Methodological Expertise

In addition to expertise in the more traditional research methods, we have a number of staff who apply innovative approaches to data collection and analysis. A selection of their work is highlighted below:


Using Photography & Art

 

Dr Nikki Street explores visual aesthetic relationships to fractals and natural patterns across cultures and sub-groups. She is interested in how environmental factors (such as nature, art, beauty and/or individual experience) can influence behaviour and psychological wellbeing.

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Nikki is currently collaborating with Mark Ware (an award-winning multimedia artist and a Honorary Research Fellow at Brighton and Sussex Medical School) to explore whether beauty can be classified clearly or whether it lies ‘in the eye of the beholder’ as a product of the individual experience.

Nikki and Mark are collaborating on project to produce a series of digital artworks collectively entitled, reflecting nature, to be exhibited throughout 2016 at seven venues throughout England. This collaboration is focusing particularly on two features that are understood to contribute to visual preferences; symmetry and natural patterns. Both have been attributed to inducing positive psychological states including mood, concentration and stress-reduction responses, sometimes termed the biophilia effect.  With a series of experiments Nikki and Mark aim to understand and harness this power, attempting to amplify it with research-informed artistic production with a view to result in artistic output that evokes positive psychological states.


Using Sand Trays in Therapy

 

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This area of work is led by Doreen Fleet. Whilst many people associate a sandbox with children’s play, there is a special type of expressive therapy in which a tray of sand is used to create and explore imaginary worlds as a way to bypass the logical and intellectual parts of themselves in order to access a deeper, creative aspect.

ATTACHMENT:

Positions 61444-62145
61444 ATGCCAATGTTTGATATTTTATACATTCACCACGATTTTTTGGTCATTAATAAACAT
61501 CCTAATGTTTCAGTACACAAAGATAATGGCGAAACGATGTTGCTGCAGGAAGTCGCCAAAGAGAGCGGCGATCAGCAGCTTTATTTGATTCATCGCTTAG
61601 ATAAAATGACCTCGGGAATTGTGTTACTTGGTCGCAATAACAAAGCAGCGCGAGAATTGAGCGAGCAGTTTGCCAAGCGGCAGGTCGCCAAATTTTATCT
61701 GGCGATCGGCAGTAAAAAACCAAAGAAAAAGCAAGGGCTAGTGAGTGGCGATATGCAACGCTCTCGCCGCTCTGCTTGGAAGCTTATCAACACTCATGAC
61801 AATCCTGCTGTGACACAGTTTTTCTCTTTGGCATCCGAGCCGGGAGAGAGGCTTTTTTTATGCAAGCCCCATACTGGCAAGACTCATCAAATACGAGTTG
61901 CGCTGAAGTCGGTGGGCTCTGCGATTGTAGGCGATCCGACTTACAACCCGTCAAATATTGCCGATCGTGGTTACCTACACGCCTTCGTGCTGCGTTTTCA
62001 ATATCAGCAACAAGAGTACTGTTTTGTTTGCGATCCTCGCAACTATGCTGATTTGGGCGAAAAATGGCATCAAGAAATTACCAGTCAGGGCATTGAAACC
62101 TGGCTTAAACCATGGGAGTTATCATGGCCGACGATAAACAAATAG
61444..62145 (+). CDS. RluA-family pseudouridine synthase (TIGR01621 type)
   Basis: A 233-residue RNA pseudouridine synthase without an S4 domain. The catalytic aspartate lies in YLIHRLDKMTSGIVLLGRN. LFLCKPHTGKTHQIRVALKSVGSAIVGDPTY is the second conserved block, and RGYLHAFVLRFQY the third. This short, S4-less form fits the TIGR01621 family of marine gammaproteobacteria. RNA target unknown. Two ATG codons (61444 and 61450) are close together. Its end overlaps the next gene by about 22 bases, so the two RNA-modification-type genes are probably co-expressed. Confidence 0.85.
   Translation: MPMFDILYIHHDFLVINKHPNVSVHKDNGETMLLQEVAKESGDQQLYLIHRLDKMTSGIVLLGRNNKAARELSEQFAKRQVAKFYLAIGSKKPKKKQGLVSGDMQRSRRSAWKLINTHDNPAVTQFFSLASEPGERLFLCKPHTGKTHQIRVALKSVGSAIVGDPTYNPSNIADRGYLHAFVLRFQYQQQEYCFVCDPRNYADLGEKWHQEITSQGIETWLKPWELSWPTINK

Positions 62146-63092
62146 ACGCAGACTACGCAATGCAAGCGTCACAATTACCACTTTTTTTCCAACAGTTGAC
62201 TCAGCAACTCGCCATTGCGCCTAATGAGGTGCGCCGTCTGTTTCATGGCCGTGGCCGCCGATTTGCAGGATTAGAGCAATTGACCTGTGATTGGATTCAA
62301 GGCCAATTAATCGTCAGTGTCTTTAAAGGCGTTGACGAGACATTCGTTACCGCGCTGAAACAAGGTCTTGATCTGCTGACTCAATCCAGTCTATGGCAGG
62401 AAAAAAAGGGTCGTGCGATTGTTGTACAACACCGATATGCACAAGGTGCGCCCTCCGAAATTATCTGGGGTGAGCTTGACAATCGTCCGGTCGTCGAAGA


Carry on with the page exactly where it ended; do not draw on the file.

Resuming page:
Doreen’s work investigates the use of sand-trays in short-term person-centered therapy with adults. Doreen’s research focuses on multiple case-study research with clients.

A paper based on Doreen’s research using sand-trays has recently been published by the journal Qualitative Research in Psychology:


Understanding Children’s Drawings

 

Led by Dr Richard Jolley. JolleyRichard is an academic child psychologist specialising in the psychology and education of children’s making and understanding of pictures. Richard produced a successful book in 2010 (“Children and Pictures: Drawing and Understanding”)where he critiques both the historical and contemporary studies conducted in the field of children’s making and understanding of pictures.

A number of projects are running investigating how education might influence children’s drawing ability and drawing experiences.

Richard is currently heading up a cross cultural project collaborating with artists that investigates the development of expressive drawing ability in the UK and China.


Using Adults’ Pain Portraits

 

This area of work is led by Prof. Karen Rodham

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There is evidence that pain drawings may be a method by which people in pain can meaningfully communicate, understand and potentially alter their pain experiences.